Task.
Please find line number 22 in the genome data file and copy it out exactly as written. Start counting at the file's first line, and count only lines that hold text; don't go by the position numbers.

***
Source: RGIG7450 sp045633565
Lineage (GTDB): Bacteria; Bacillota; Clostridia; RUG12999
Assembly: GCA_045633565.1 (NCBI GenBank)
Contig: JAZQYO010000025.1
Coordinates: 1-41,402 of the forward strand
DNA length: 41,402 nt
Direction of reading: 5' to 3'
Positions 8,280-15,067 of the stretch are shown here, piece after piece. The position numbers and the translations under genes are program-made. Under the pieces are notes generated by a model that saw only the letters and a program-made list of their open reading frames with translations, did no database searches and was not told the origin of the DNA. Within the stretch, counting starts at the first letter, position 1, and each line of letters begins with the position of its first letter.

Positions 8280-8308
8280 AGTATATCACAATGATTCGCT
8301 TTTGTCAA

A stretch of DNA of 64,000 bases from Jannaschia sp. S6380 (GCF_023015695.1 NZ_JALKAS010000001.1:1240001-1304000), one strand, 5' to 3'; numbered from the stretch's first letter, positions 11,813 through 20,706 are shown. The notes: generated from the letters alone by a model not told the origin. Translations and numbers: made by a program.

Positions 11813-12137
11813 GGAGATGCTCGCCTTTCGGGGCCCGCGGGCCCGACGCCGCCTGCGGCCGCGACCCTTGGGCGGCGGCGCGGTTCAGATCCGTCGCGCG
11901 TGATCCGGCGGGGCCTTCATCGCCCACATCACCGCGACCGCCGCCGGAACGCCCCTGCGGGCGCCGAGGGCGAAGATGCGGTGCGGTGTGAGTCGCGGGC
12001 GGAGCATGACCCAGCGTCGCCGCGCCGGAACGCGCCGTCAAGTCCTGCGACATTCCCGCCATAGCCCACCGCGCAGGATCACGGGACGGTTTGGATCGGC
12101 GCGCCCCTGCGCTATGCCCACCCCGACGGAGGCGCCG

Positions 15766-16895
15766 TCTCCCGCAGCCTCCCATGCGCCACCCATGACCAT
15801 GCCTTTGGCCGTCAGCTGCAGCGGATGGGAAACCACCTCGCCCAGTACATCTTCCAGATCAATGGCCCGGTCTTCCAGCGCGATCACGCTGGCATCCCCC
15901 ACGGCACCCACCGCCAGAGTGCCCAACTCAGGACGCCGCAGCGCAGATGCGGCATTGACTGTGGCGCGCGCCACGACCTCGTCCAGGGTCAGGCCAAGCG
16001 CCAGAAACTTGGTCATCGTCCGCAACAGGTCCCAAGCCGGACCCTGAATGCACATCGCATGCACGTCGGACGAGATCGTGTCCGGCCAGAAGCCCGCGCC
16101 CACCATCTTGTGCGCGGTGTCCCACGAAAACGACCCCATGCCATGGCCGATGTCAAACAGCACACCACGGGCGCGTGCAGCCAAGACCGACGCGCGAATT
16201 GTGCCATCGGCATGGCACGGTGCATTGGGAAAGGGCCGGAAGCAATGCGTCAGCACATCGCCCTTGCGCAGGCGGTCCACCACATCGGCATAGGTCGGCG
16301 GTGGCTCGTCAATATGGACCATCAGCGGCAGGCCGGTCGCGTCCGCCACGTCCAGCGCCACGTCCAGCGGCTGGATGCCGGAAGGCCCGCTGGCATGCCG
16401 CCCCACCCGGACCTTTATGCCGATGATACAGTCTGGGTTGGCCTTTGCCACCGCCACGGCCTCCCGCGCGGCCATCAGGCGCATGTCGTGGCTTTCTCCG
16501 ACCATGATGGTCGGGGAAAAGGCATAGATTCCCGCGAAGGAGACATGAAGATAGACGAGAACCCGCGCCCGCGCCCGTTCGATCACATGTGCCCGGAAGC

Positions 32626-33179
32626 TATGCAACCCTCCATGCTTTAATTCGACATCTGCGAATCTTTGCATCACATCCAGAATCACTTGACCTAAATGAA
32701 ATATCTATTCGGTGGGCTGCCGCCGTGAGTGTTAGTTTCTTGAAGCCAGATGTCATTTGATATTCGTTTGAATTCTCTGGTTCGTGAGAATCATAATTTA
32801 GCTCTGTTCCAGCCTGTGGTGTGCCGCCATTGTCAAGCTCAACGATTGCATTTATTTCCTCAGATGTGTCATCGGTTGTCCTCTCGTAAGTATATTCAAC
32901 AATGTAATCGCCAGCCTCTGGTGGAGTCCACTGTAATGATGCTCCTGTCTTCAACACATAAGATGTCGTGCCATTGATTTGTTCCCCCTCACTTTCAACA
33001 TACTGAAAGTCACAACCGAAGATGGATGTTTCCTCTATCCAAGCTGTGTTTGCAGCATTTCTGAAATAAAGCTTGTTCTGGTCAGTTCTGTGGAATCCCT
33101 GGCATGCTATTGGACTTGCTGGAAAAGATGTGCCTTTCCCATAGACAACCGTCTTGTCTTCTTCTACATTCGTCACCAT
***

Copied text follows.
16001 CCAGAAACTTGGTCATCGTCCGCAACAGGTCCCAAGCCGGACCCTGAATGCACATCGCATGCACGTCGGACGAGATCGTGTCCGGCCAGAAGCCCGCGCC